The future of physical retail spaces has never been more uncertain. As many as 3,000 stores are expected to close this year, including locations of major brands such as Macy’s and Sears. But even though physical retail spaces are in decline, retail spending is expected to increase in 2017 over 2016 numbers.
What has changed is when and where the average consumer goes to shop. E-Commerce environments allow customers to purchase everything from luxury clothing to toilet tissue. Retailers who hope to survive the latest industry upheaval must begin building a long-term strategy focused on evolving from physical to digital showrooms.
Understanding ‘Digital Transformations’
The notion that physical retailers need to improve their e-Commerce efforts is nothing new. In fact, it’s so ubiquitous that the term “digital transformation” has been coined to describe the process — though the term is often thrown around without a precise definition.
A digital transformation is not just about replicating a physical retail experience in a digital environment. It is also about using digital technologies to enhance every aspect of the experience, both in person and online, and adopting a sales model that caters to the needs and wants of digital-first consumers.
According to a Walker study, by 2020 the customer experience will be a more important brand differentiator than product or price, and as many as 86% of customers will pay more for an experience they prefer. That means the move to digital is less important overall than the improvement of the end-to-end shopping experience across all channels.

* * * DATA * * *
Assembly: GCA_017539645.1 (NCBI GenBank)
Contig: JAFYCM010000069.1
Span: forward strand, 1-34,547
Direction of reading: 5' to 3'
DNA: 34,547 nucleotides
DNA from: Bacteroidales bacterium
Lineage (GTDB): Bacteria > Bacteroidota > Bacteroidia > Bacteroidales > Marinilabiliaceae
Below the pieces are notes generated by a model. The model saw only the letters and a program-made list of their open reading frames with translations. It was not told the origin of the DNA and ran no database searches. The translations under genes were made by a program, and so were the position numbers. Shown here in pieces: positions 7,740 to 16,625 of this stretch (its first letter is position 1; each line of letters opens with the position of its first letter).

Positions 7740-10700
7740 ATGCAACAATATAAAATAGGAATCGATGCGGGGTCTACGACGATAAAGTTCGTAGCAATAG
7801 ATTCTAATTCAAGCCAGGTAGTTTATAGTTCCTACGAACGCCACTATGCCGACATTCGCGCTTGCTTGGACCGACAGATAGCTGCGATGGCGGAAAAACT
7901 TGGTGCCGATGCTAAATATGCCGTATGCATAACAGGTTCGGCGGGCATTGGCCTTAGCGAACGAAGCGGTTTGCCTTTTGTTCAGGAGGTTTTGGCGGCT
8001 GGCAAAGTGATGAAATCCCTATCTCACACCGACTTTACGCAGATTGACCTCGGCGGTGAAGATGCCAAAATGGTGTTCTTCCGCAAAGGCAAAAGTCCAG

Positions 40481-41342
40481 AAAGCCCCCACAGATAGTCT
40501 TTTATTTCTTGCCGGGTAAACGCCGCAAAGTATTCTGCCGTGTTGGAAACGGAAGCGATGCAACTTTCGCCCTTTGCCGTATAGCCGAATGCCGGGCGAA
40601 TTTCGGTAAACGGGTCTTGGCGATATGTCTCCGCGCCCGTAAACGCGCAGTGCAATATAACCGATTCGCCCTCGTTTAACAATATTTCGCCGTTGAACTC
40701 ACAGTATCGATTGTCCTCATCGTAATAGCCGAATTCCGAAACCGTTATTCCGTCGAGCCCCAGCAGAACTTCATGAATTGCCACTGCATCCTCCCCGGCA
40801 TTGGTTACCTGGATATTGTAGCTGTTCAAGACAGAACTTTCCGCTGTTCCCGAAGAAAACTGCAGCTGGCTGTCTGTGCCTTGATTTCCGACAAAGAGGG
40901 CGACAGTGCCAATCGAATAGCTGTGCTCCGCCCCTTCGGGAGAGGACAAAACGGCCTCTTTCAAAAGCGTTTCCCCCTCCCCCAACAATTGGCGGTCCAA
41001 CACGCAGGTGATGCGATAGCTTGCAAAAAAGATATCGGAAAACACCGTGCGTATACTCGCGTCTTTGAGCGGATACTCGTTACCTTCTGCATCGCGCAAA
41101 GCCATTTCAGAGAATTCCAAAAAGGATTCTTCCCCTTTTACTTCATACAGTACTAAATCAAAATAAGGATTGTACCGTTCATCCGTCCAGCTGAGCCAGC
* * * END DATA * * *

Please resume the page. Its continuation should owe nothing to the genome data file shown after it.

For an example of an industry managing the physical-to-digital transition well, look no further than the grocery industry. Tech-driven options such as mobile shopping, curbside pickup and home delivery are all far more convenient than standing in a checkout line. On the other hand, physical grocery stores can serve as de facto community centers, and 70% of shoppers worldwide still prefer to buy groceries in-store.
By balancing physical and digital spaces while retaining a sense of authenticity, grocery stores have cracked the riddle of the digital transformation and are reaping the rewards. Online grocery shopping is expected to grow fivefold by 2025, reaching $100 billion in annual sales.
The grocery store model is encouraging, but every retailer must devise its own digital transformation strategy. A one-size-fits-all approach won’t help digital showrooms succeed. Instead, retailers must understand how digital environments affect their customers, missions, values and brands.
The Right Way to Grow An E-Commerce Channel
To achieve the goal of a successful online showroom, it’s important to understand what makes your customers tick and to service them appropriately. From creative, strategic and financial angles, it is important for businesses to consider who their customers are, what they believe and why they shop at their stores.
They must then intelligently assess their industry, their value proposition, their competitive landscape and how they can build that value into their brands and replicate that experience online. To more easily and effectively make the transition to digital showrooms, retailers should follow these key strategies: